SUMMARY: Massachusetts continues to see skyrocketing health-care costs. Why you should care:  Romneycare, an Obamacare lookalike, has been in effect for long enough to see results. Those results included expanded access to care — the state has the highest rate of insurance coverage in the nation — but costs did not go down. The reasons? Not exactly what you’d expect.



Our friend David Harlow from blogged about this over at Healthworks Collective, citing a new Health Policy Commission report. Here’s his summary: the entire post is here.

A few headlines: don’t be so quick to blame Romneycare. Massachusetts delivers a lot of care in expensive settings, teaching hospitals. That’s more expensive. Also utilization is higher, presumably because more people have access to care.

Also, Massachusetts has generally higher fee schedules than do other parts of the country. That can’t be blamed on Romneycare.

  • Massachusetts is No. 1 in the country for personal health care expenditures:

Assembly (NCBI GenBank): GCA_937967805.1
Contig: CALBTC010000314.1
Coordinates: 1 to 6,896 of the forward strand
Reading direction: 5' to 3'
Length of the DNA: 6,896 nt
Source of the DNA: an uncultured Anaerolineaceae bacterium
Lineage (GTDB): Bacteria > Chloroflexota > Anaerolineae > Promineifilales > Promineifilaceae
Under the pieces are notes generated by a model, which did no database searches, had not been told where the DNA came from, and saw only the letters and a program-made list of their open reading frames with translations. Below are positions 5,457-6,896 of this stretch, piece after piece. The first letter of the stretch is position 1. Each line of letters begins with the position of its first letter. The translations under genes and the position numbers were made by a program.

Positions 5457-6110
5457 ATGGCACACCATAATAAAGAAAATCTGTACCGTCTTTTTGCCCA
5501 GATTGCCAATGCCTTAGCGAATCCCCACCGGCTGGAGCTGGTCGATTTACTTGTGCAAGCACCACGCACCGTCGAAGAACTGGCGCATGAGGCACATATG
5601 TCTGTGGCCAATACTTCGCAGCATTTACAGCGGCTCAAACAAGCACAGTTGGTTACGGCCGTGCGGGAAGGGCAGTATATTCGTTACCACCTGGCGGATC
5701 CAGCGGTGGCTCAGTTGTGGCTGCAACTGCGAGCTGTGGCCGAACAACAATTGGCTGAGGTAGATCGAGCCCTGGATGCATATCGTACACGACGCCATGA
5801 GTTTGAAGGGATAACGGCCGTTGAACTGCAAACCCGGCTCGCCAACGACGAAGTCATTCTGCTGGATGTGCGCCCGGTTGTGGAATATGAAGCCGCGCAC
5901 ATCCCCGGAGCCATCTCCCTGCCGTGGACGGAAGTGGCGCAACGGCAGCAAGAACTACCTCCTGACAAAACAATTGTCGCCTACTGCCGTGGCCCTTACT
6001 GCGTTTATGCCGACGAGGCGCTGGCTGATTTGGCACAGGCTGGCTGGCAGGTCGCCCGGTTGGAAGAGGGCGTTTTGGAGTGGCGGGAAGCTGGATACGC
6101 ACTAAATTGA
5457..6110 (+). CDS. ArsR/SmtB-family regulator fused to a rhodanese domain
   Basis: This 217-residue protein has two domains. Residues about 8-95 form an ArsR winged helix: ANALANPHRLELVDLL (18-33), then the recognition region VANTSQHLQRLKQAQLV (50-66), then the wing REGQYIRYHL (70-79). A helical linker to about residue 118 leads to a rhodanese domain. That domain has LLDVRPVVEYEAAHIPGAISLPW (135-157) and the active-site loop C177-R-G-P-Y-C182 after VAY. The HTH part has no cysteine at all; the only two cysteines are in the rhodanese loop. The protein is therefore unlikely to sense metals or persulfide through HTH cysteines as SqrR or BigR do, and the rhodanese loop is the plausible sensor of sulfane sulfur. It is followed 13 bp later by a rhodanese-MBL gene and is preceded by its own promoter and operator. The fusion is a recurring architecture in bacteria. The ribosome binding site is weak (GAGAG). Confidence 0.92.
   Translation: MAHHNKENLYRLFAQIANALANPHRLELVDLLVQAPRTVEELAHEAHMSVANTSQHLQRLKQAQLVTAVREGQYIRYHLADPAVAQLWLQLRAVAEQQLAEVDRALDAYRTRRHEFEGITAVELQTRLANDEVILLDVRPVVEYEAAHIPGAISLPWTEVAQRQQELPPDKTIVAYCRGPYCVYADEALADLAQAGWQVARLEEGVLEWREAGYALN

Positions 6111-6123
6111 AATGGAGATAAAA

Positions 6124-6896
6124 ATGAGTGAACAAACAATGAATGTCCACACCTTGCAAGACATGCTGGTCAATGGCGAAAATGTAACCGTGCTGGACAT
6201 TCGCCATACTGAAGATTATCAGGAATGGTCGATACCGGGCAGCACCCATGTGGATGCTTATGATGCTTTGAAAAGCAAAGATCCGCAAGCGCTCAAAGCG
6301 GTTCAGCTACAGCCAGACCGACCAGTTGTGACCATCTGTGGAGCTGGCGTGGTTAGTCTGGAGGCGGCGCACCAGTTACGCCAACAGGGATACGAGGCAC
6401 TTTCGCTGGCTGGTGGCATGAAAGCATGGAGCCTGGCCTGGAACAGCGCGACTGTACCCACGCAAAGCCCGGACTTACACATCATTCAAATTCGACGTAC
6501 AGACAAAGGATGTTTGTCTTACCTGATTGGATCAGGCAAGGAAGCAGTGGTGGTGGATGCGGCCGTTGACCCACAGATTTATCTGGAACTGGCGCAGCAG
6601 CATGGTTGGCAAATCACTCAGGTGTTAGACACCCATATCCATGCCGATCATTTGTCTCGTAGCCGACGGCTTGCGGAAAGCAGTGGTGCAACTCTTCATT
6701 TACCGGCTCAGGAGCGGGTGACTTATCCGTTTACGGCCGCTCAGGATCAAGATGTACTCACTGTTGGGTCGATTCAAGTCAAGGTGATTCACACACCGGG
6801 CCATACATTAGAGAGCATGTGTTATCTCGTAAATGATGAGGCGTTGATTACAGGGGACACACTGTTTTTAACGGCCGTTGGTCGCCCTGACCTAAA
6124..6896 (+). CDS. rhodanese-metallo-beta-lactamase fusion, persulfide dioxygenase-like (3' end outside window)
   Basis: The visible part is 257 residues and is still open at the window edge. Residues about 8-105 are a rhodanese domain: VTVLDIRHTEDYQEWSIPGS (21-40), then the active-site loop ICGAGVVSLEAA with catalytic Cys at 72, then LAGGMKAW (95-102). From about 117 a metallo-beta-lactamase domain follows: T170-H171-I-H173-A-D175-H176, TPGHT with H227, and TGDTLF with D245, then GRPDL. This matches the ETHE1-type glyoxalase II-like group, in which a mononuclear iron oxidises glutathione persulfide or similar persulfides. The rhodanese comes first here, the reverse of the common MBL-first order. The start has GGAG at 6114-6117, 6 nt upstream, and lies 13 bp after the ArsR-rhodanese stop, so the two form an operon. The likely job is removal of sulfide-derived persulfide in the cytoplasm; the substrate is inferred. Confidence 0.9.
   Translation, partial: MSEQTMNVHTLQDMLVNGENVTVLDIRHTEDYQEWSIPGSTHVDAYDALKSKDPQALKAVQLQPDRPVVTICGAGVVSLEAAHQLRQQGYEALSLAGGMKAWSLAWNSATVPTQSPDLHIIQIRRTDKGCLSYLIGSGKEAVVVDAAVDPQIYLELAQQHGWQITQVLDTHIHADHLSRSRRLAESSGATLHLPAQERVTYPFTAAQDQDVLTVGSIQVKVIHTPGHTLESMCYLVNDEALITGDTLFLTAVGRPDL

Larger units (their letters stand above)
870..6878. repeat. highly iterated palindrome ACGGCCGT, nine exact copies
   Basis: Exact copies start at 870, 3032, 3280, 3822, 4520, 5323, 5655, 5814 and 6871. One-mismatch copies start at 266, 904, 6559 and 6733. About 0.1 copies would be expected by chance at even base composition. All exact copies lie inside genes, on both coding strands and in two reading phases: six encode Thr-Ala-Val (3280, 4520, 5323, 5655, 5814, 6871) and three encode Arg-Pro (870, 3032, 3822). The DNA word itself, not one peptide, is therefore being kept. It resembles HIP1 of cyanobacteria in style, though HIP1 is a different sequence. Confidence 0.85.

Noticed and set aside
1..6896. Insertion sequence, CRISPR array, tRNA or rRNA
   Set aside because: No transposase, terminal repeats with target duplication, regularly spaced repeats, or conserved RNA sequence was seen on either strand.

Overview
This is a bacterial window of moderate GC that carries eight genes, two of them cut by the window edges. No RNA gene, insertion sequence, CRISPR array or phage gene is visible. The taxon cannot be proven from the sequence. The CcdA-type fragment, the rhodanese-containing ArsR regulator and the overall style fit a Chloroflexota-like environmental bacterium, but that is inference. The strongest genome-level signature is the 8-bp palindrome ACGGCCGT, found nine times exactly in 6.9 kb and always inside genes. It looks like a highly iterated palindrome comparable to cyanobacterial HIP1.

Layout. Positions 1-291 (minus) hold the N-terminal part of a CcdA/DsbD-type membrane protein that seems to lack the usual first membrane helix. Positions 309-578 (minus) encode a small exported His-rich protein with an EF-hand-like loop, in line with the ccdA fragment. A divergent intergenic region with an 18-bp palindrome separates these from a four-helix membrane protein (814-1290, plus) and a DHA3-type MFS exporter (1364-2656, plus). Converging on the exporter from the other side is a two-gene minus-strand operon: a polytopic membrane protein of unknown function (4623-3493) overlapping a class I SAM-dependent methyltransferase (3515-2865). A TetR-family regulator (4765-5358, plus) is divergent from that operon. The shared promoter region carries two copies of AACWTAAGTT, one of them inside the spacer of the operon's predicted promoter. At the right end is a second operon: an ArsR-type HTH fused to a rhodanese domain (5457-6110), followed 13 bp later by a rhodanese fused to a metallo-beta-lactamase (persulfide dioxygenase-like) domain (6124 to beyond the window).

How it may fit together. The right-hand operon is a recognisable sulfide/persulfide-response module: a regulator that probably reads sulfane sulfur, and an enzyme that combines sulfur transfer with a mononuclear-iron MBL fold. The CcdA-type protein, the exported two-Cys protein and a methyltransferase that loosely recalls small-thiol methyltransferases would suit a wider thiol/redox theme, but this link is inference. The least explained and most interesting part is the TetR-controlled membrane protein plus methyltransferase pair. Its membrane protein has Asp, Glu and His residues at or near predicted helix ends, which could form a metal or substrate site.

• Massachusetts: $9,278 per person
    • U.S.: $6,815
    • If you adjust the data for our older population, broad access to care, and higher overhead costs (wages, rent, supplies, etc.) the difference is still 20%….
  • For private health insurance patients:
    • Hospital spending is 42% higher than the U.S. average
    • Long term care spending is 31% higher
    • Professional services spending is 24% higher (physician, clinical, dental and other services)…
  • Hospital utilization
    • Inpatient admissions: 10% higher
    • Average length of stay: 7% lower
  • Outpatient  utilization
    • Patient visits, excluding emergencies: 72% higher
    • Outpatient surgeries: 27% higher
  • Why are prices higher? Higher fee schedules, and more care is delivered in higher-priced settings
    • Fees paid by commercial payers, Medicare and Medicaid are higher than the national average
    • Portion of Mass. discharges from major teaching hospitals: 41% 
    • Portion of U.S. discharges from major teaching hospitals: 16%

Check out the rest of the HPC report highlights. A more detailed report will be forthcoming in the new year.

Jeanne Pinder

Jeanne Pinder  is the founder and CEO of ClearHealthCosts. She worked at The New York Times for almost 25 years as a reporter, editor and human resources executive, then volunteered for a buyout and founded...